I received this book as a birthday present in September of 2011. It was no surprise, as I had requested it a few months earlier after learning of its impending release. As I unwrapped the book and various other gifts at a family dinner and party, I went from being curious to potentially rude. You see, after this book was in my hands I found it very hard to put down, and for a while it sucked my attention away from the party and guests. I told myself that I would quickly thumb through the book just to look at the pictures, but the photography was so great that it simply wasn't possible to do so with any speed.
Tosh Brown's photography alone is worth the price. By design, this work has a definite coffee table book feel and appearance to it. Brown's framing, use of light and shadow, and brilliant capturing of the colors of saltwater fly fishing shine through in wonderful detail. If you are tired of looking at just hero shots in fishing books, you will be more than gratified with the wide selection of images in this book that tell the story of migration fishing through the fish themselves, the anglers, the surrounding nature and environments, and people of vivid local color.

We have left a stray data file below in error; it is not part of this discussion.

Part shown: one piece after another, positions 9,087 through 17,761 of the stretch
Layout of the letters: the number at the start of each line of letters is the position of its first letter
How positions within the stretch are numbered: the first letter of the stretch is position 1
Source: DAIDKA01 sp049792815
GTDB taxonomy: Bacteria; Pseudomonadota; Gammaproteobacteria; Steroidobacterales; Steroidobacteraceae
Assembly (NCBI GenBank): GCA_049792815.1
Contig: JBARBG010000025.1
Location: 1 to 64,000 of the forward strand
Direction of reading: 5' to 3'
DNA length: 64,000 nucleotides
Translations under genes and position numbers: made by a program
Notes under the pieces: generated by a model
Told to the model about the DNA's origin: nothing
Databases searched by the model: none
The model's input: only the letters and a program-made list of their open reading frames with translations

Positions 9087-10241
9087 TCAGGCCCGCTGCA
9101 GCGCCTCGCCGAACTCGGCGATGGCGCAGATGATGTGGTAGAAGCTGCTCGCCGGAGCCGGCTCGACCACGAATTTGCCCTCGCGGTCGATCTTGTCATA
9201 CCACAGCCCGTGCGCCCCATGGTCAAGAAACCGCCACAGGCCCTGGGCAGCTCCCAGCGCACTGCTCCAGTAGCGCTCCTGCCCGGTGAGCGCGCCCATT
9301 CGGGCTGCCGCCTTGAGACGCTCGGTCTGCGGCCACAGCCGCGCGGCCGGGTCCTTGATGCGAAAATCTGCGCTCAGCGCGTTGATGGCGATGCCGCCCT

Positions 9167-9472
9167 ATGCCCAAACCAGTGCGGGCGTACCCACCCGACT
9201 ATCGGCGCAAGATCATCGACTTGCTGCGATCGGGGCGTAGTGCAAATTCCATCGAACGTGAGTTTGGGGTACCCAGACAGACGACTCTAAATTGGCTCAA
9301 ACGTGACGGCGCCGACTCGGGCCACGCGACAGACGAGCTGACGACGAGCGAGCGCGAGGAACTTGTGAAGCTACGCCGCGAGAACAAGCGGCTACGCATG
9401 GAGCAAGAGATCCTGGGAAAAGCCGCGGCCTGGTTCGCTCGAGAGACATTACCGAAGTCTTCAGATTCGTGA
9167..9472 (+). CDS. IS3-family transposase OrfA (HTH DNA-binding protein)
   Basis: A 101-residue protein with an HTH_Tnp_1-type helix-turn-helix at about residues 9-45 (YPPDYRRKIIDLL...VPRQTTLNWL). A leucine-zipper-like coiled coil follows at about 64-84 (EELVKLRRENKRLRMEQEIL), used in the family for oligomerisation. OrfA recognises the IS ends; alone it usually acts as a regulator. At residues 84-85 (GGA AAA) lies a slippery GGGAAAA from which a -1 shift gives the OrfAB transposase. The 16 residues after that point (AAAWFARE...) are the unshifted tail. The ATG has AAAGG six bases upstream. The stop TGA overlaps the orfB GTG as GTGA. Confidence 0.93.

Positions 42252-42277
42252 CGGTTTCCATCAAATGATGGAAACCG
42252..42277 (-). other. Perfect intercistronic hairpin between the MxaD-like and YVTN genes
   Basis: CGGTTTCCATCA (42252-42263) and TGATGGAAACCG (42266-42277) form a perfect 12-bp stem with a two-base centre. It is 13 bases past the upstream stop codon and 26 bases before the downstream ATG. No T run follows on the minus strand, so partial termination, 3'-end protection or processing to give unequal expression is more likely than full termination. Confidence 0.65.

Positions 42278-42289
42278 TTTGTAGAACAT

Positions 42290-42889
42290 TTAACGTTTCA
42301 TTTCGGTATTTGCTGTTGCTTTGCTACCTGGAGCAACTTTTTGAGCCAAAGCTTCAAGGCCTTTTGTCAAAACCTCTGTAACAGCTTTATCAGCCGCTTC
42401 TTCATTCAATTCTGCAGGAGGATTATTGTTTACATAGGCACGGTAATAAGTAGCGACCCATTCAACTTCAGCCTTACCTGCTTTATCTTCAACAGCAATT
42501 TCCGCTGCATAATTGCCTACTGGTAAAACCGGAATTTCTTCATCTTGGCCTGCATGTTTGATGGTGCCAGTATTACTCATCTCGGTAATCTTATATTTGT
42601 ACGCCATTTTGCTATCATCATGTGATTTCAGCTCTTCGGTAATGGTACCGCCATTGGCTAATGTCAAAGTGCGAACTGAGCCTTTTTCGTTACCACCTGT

Tracking the annual saltwater migration from north (Maine) to south (Carolina) has all the hallmarks of a daunting task, but McDonald and Brown do it justice. The book's text gives the backdrop for the accompanying pictures, not in instructional technique or gear details, but in the context of the fanatical anglers who get out there and cast flies at these marauding predators. With names like Skok, Popovics, Horsely, and Nelson (to name just a few), we get a peek into what drives some of us to chase the migration blitzes. Whether you are an angler or not, these spectacles are to be appreciated.
The Blitz: Fly Fishing the Atlantic Migration deserves a spot on any fly angler's bookshelf, whether a saltwater enthusiast or not. It's a reminder of not only what we can accomplish with a fly rod, but also why we try to accomplish it in the first place.
Tracking the annual saltwater migration from north (Maine) to south (Carolina) has all the hallmarks of a daunting task, but McDonald and Brown do it justice.